This post is for the Weekly Photo Challenge:  Transmogrify.

You might like these related photos and posts:

haunted castles and morbid stories

piles of bones, transmogrified, in Washtucna

skull on a blood colored wall

Now, please excuse me. I have crates of bones to transmogrify, and a pair of pumpkins, too, before we ignite the Samhain bonfire this stormy evening.

 

How to be a street performer

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  1. Make yourself an appealing costume.
  2. Pose like a statue until someone puts cash in your box (which you have also decorated and set out in an obvious and inviting way).

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3. With cash secured in your money bucket do your best to pose with the payers.

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4. Stay in character and interact with your patrons. After all, they paid for a performance.

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5. Have a blast with the people you meet. It calls more attention to your performance and makes everyone’s day better.( Eduardo’s slide show has 5 photos; wait for them or click the arrows.)

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6. Perform in Madrid plazas. (Or you own street.)

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7. Or create an interesting sculpture with support so it looks like you are performing a magnificent feat when really you have built something to rest on.

I feel like I saw more street performers in Madrid than I photographed. I have encouraged my drama students to do street performances for fundraisers and I think with more confidence and rehearsals some might do it. Really, I should do this to raise funds for my next travel. Yeah, thinking about it.

Weekly Photo Challenge:  Local

What is your Quest?

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Spain’s Parliament Building in Madrid, early Sept. 2016

OLYMPUS DIGITAL CAMERA               Spain’s Parliament Building in Madrid, early Sept. 2016

This week’s photo challenge is “Quest”. The topic can be taken a multitude of ways and I have been thinking and free-writing about it. When I looked at photos I made in Spain the first 2 weeks of Sept. this year, this one strikes me as an ultimate quest: the search to be welcome in a country, to take refuge, when people are fleeing unconscionable hate in their homeland. Thank you Spain for displaying your welcome!

Since I returned to Idaho my dad has been in ICU for 12 days in quest for his life. He’s recovering now and is in quest of a drink of water, which he is still not allowed. His ultimate quest is to regain his health. Health and freedom and a welcome environment, how easily we might take these for granted, but for many people they are the only thing important today. What is your quest today?

 

 

Edge

The Arch of Madrid!

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If I sat on the edge of the city arch, would you sit with me? Would you watch the coming and going and secretly comment on the fashion of the times as they pass by? I think it would be rather dreary and dull, don’t you? To sit on the edge for ever so long and never participate in the worldly affairs of human beings, the dull little things.

Weekly Photo Challenge: Edge

 

The ringlet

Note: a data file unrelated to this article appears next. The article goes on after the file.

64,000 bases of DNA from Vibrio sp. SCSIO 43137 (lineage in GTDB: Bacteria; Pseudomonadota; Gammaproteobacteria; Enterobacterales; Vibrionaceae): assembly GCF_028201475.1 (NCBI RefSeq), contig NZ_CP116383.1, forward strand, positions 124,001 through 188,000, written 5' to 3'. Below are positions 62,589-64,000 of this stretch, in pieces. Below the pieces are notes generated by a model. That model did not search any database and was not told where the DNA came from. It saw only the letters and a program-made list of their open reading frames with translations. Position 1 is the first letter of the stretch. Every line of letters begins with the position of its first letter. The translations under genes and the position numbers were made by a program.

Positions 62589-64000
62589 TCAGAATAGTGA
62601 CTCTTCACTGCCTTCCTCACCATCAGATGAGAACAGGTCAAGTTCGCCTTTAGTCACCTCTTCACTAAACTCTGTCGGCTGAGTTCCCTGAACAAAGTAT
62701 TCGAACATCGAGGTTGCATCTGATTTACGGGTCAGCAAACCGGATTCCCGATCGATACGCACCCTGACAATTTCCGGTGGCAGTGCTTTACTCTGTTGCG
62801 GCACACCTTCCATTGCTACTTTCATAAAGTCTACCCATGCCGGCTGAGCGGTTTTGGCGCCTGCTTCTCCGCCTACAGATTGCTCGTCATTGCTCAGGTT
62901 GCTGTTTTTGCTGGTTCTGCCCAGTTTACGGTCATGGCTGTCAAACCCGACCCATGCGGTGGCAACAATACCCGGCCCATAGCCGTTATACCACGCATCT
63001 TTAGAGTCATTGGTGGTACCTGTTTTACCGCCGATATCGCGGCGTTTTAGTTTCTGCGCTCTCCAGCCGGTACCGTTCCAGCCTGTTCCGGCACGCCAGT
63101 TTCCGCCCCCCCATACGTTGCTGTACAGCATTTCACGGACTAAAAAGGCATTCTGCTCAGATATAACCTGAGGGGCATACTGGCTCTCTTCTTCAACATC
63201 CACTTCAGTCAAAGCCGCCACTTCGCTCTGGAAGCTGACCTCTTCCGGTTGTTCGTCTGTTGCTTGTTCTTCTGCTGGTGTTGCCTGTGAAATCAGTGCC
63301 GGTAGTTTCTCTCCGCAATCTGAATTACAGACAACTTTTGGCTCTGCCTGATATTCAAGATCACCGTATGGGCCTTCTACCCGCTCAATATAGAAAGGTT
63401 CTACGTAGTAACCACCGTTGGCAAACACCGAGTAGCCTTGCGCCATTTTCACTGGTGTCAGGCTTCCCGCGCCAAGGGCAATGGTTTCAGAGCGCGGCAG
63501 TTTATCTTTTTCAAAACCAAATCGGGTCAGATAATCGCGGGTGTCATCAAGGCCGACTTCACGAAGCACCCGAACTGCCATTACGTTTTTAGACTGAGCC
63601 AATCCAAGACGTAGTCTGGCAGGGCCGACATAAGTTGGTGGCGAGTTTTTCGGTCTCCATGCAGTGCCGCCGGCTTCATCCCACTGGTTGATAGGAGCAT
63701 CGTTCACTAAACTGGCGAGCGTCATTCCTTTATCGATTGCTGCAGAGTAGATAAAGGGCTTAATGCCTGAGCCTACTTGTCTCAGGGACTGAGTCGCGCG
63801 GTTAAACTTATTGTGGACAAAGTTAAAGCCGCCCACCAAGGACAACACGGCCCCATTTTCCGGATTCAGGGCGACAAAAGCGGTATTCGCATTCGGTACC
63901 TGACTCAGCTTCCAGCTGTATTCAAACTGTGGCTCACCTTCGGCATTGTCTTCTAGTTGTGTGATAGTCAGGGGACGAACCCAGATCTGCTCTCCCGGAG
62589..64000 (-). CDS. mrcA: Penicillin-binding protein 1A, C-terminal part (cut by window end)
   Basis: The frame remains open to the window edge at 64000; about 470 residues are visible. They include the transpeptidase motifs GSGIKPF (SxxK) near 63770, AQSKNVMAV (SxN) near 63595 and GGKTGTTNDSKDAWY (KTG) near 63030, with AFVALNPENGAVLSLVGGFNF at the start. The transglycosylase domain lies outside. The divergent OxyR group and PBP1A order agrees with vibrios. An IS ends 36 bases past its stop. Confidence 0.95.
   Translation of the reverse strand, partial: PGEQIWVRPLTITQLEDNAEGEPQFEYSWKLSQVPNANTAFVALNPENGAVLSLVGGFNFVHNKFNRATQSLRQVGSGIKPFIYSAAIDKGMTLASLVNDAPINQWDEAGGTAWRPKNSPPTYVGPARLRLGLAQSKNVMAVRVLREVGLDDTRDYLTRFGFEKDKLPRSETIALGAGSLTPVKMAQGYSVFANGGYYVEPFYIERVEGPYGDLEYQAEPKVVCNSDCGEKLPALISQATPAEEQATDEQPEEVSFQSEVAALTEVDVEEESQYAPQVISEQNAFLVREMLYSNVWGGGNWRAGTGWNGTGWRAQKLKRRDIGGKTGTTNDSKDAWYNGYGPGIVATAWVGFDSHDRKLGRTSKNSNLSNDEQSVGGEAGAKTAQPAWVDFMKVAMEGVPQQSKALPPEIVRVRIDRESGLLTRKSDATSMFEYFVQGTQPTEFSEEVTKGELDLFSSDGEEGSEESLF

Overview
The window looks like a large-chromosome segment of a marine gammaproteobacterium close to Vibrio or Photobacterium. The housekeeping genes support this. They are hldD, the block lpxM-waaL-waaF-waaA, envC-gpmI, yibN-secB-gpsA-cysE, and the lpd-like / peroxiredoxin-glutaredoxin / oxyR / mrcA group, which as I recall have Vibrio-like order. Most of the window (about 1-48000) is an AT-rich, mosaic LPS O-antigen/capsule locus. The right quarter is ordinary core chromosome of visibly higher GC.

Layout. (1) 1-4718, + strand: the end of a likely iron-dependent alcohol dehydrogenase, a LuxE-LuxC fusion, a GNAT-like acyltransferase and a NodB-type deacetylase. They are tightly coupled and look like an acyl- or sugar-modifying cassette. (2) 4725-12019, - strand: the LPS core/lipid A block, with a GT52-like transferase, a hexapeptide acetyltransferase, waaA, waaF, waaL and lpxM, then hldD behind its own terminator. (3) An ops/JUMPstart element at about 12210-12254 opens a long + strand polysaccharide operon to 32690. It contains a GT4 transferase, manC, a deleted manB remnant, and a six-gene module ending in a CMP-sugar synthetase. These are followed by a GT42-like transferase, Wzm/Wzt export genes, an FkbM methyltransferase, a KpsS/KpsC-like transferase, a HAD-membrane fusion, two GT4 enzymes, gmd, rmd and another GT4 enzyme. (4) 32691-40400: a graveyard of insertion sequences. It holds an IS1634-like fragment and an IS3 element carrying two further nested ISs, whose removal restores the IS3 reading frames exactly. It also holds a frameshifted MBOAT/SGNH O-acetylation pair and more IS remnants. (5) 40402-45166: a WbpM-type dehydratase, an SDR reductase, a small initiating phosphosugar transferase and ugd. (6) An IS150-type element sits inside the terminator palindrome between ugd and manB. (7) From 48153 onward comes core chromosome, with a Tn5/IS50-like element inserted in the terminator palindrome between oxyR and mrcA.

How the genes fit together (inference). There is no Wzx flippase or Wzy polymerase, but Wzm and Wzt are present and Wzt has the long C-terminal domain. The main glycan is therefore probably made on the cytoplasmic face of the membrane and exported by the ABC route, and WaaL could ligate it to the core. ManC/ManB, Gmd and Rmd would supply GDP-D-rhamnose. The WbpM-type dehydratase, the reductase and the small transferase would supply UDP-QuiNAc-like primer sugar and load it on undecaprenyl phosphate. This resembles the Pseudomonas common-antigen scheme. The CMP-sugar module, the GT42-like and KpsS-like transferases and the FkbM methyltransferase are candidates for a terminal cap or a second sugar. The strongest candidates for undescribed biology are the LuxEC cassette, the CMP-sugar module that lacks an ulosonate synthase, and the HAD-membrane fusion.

Mom & me ringlets

How Mom worked to get my hair in ringlets! And how I wanted to run off and play! My hair is incredibly thick and not easy to curl. But Mom was determined. This photo looks like we had fun, but it wasn’t always a pleasure to sit while Mom fussed with my hair. Dad is still the jolliest man I know and I bet he took the photo. Dads take the best family photos. I don’t know if we were smiling because we loved the ringlet or because we loved each other and Dad made us laugh so easily. All of it, I’m sure. I still wear big straw hats and long hair but I don’t worry much about getting my curls just so.

Weekly Photo Challenge:  Fun!

 

Umbrian Hills

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Sonnet 13        by Mark Jarman

Drunk on the Umbrian hills at dusk and drunk
On one pink cloud that stood beside the moon,
Drunk on the moon, a marble smile, and drunk,
Two young Americans, on one another,
Far from home and wanting this forever—
Who needed God? We had our bodies, bread,
And glasses of a raw, green, local wine,
And watched our Godless perfect darkness breed
Enormous softly burning ancient stars.
Who needed God? And why do I ask now?
Because I’m older and I think God stirs
In details that keep bringing back that time,
Details that are just as vivid now—
Our bodies, bread, a sharp Umbrian wine.

Quilt from Council Quilt Show 2016 in Council, Idaho. 

Weekly Photo Challenge:  Details

Summer Solstice

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Watercolor printed on tiles by Lauren McCarter

Summer Solstice by Carrie Richards

This was when the whole world measured time
This is when the light would turn around

This is where the past would come undone
and the spinning earth will mark a new beginning
Let’s go back in time, to when it all began

To the breaking of new dawns
Where moments bright with fire, would light the chanting song
Where pagans worshipped sun, and danced among the trees Wore strange masks of covered straw, and blessed cold ash with awe Wreaths hung upon the door against all spirit’s, dire
and when the winter’s grasp let go, the sun reversed the pyre
This was when the whole world measured time
This is when the light would turn around So that spring arrives, and seeds will sprout and grow
Oh, radiant sun, stretch the day, shorten night
Return earth’s darkness into light
This is where the light will turn around
And this was where the past has comes undone

 

Lauren McCarter is a watercolor artist living in Boise, Idaho. She generously gifted this art piece to me at a time when I needed a boost. Thank you, Lauren!

 

Dear Spinning Planet

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Eastern Tiger Swallow Tail feeding on Comfrey

Dear Spinning Planet,